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With a Master of Fine Arts in Creative Nonfiction degree (Goucher College, August 2014), I am looking at a new phase in my life. From 1992 to 2009, I served as Founding Executive Director of Miriam's House, a residence for homeless women living with AIDS. I left this position when Chronic Migraine Disease overtook my ability to do my job. Now I hope that a writing career will both accommodate the migraines and give me a creative, productive outlet. And soon, September 4, I will launch my Inkshares author page in a bid to hit the 1,000 pre-order goal in 90  days. The book I want to publish is "Nowhere Else I Want to Be," a memoir of ten of my years at Miriam's House.

31 May 2011

Inhabiting Your Body: Part II

In my previous post, I described how learning to "inhabit" our bodies is an essential (I think) tool in pain management (PM).  This post will briefly add to this concept because I'd just like to write a bit about yoga.

I am not a yoga expert.  But I have learned that yoga is all about inhabiting the body - just never really uses that phrase - and so also a tool for pain management.  I use what is called Iyengar Yoga, developed by  BKS Iyengar, a world-renowned teacher.  Iyengar Yoga is a kind of yoga that has made it possible for me to truly enjoy yoga even though I live with chronic pain. 

I learned Iyengar Yoga from Carolyn Bluemle, who lives and teaches here in Washington, DC.

I will not try to describe the asanas and poses, not being a teacher of yoga and not wanting to lead anyone astray.  But I will say a bit about how Iyengar Yoga helps with PM and inhabiting the body.

What Carolyn taught me is a very gentle process through the poses that uses bolsters and pillows so that the head is never unsupported or under any stress at all.  These poses are all described and pictured in the book, Iyengar Yoga: The Path to Holistic Health.  Thus I can gently stretch, using muscles that are creaky from the physical inactivity imposed by chronic pain, and yet - with my head supported - not bring on or make worse a migraine.  And the book is packed full of other ways to practice yoga for various physical ills and conditions.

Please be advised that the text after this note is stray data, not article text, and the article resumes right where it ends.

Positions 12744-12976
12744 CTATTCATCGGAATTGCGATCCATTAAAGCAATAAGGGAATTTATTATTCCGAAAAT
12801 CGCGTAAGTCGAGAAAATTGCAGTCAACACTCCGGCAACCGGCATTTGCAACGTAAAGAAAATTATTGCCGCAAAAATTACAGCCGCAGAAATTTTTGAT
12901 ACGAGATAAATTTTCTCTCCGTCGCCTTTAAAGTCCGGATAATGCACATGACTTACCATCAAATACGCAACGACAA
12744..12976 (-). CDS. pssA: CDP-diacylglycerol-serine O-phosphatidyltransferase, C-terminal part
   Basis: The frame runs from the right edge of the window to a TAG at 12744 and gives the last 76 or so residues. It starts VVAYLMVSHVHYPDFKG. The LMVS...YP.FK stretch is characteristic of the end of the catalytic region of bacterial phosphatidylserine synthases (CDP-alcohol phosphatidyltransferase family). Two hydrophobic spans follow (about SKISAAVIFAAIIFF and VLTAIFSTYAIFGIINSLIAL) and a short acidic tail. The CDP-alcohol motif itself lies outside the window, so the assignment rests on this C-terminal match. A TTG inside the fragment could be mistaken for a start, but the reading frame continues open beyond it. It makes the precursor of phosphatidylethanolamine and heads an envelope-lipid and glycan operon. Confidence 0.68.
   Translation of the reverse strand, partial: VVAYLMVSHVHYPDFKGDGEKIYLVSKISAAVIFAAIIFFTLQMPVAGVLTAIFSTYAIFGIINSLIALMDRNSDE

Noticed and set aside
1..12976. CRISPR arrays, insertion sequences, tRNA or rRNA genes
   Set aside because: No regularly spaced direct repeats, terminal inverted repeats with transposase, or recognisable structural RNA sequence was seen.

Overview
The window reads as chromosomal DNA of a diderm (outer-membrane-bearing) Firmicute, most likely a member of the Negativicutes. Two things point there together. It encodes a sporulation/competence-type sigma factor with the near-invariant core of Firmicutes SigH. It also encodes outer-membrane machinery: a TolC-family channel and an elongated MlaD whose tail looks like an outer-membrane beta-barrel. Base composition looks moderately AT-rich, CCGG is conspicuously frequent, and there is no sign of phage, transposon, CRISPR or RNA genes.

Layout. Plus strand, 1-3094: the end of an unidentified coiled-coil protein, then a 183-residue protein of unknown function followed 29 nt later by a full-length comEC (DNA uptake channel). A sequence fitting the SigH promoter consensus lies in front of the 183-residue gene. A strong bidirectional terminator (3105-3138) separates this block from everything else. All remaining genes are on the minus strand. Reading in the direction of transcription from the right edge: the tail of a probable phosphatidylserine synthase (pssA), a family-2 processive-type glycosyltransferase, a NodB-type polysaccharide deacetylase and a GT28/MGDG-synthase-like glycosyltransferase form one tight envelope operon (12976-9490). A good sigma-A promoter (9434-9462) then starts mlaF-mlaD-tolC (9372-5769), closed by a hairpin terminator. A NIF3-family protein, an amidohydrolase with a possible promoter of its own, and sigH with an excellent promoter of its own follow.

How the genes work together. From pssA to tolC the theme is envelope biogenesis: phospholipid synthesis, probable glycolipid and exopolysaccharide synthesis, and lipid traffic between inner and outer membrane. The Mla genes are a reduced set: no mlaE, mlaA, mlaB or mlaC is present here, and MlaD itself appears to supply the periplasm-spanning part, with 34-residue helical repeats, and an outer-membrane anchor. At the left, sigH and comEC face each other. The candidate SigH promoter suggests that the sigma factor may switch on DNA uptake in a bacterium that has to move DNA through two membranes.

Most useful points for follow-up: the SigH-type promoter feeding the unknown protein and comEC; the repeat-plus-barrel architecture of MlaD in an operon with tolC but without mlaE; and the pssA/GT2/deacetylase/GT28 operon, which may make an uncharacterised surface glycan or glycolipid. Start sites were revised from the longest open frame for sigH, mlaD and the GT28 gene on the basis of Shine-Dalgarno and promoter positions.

What I have found is that yoga itself is a practice in inhabiting the body.  I am focused on being gentle in my movements, careful to support my head, and listening to my body tell me when I have been long enough in a pose.  It's all about being in and with the body, which - as I described in the previous post - is for me an essential part of PM.  For one thing, I have found that the feeling of presence to the body and its physical movements lasts well beyond the yoga session, reminding me to stay present, to breathe, to be gentle.  For another, I find that the presence of physical pain lessens in importance - not that it goes away, but that it recedes a bit into the background.

Sometimes I do yoga before my meditation, sometimes afterwards.  Sometimes I take thirty minutes with it, sometimes ten.  Often I go for days without any yoga, and when I come back to it, I am always grateful for how it makes me feel. 

Being present to my body allows me to be present to the Sacred in all of life:

 "Be still and know that I am God."  Psalm 46:10

Not think a lot and know that I am God.  Not get real busy, do alot of things and know that I am God.  Be still to come close to the Sacred, to God, to Allah, to The Great Spirit, to Brahma.  It's about a stillness of body, mind and spirit that is cultivated through yoga and similar practices, meditation and prayer. 

This is how chronic pain links to and from my spiritual life.  This is why I write this blog: to remind myself that God is present in all of my life and that my pain can be involved in leading me ever closer to that which is sacred and holy. 

May you find help and support in this post.

I would love to hear from you.  Please use the Comment link below, or email me at carold.marsh@gmail.com.  

1 comment:

  1. Yoga is beneficial for ever one. Women have emerged as leaders in the yoga community, and are reaching far beyond the mat to bring lessons from the practice into the world.

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